7. Method according to claim 3, wherein the second step (b) is carried out at an oxidation temperature of about 900° C. to 1000° C.
1. Field of the Invention
The invention relates to a method for the preparation of silicon oxide films on silicon surfaces with at least two oxidation steps, in which a first step is performed at a low oxidation temperature in an atmosphere containing a mixture of oxygen and hydrogen chloride with a low hydrogen chloride concentration, and in which a second step is carried out at a high oxidation temperature.
2. Description of the Prior Art
In the fabrication of large-scale integrated circuits in MOS technology, small oxide thicknesses of high quality are required for the gate oxides particularly where the oxide layers applied to a semiconductor surface should have above all a uniform and reproducible thickness, a high breakdown voltage, a low defect density, small surface charges and good passivation.
High oxide quality can be obtained by very elaborate purification processes; otherwise, it is known to perform the oxidation of silicon surfaces in a gas mixture of oxygen and hydrogen chloride. In the latter method, however, low oxidation temperatures result in low defect rates and poor passivation, and high oxidation temperatures in high defect rates and good passivation.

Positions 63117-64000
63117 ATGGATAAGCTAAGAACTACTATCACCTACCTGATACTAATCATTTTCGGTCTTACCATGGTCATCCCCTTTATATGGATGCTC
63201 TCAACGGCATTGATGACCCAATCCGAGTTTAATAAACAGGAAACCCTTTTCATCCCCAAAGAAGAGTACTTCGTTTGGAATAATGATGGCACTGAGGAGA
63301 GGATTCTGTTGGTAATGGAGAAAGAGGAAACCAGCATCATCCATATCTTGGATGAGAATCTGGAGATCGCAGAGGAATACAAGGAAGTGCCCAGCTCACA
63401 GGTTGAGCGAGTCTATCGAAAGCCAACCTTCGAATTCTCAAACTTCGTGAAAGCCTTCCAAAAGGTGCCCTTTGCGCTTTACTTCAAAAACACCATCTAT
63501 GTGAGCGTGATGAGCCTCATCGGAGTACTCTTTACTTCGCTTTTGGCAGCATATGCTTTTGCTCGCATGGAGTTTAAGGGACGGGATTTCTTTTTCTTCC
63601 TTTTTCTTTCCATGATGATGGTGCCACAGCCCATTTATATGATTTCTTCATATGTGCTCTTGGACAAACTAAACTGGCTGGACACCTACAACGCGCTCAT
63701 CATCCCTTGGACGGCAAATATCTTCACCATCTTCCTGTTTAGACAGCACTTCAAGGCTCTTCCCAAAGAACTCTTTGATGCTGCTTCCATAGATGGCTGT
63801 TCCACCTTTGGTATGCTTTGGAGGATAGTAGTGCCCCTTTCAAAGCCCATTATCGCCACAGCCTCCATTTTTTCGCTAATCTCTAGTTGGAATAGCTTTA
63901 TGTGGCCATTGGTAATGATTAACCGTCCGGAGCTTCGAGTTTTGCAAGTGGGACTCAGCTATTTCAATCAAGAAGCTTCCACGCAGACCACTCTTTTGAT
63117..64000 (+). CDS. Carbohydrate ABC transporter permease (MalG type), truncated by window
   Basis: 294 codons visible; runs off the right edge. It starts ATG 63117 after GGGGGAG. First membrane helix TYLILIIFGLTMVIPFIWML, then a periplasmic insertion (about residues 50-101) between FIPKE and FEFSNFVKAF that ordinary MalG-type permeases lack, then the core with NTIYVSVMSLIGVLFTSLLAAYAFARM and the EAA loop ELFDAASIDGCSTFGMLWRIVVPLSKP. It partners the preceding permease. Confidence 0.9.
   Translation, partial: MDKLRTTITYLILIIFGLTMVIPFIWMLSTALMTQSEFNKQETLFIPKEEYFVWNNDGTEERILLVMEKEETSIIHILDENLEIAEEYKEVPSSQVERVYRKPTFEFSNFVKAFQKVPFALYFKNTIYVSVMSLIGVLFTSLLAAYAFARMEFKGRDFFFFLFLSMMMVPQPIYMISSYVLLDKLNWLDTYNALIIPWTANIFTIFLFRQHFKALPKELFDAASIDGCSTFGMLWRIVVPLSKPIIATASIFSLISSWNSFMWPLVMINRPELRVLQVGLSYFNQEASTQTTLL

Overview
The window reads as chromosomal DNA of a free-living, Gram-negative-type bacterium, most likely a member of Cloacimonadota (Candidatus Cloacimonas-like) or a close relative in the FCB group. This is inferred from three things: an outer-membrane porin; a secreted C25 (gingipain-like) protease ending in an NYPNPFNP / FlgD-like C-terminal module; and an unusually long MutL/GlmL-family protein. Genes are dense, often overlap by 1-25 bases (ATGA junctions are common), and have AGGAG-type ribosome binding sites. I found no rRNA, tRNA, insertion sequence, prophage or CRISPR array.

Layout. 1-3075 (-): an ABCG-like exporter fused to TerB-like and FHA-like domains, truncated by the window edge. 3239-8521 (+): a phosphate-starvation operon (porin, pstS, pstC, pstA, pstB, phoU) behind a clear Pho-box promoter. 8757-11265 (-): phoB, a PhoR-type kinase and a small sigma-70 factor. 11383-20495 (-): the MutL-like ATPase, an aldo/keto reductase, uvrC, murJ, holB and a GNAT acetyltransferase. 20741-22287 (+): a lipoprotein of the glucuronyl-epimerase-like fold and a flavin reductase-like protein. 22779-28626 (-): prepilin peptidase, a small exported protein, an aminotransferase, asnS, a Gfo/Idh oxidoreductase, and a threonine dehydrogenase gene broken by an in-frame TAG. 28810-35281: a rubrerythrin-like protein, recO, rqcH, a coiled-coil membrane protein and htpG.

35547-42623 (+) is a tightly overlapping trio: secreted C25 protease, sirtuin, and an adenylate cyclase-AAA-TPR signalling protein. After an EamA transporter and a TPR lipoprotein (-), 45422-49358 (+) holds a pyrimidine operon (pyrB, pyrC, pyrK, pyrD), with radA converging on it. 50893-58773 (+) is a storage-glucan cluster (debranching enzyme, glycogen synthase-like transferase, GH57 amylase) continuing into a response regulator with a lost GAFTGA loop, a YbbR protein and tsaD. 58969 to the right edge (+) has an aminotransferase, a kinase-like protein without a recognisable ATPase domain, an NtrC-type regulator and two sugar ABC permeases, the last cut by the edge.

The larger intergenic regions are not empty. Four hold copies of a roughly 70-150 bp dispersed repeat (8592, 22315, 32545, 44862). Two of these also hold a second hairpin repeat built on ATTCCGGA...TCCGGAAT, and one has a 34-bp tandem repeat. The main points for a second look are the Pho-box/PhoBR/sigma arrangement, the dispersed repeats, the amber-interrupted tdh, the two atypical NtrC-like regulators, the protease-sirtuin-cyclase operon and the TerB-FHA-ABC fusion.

The quality of thin silicon oxide films may be improved by a two-step oxidation process of the type mentioned at the outset described in the article "A Method of Forming Thin and Highly Reliable Gate Oxides" by C. Hashimoto, S. Muramoto, N. Shiono and O. Nakajima, Journal of the Electrochemical Society, January 1980, pages 129-135. In this process one works in the first oxidation step with an oxygen/hydrogen chloride mixture with a relatively low hydrogen chloride concentration and relatively low temperature, and in the second oxidation step with a relatively high temperature and a gas mixture of nitrogen, oxygen and hydrogen chloride. Mixing these three gases in the second oxidation step, however, is a disadvantage particularly because the nitrogen content of the three gases is more than 90% by volume, and since the gas components do not mix homogeneously, the individual components are not distributed simultaneously on the semiconductor wafer. This leads, particularly at the boundary surface between silicon and silicon dioxide, to silicon nitrite layers which degrade the long-term behavior of the oxide layers. The high oxidation temperatures of 900° to 1100° C. in the first step and above 1100° C. in the second step further degrade, through unavoidable diffusion processes, the semiconductor properties of semiconductor wafers already doped prior to the oxidation. Lower oxidation temperatures, however lead with the mentioned gas mixture to long oxidation times.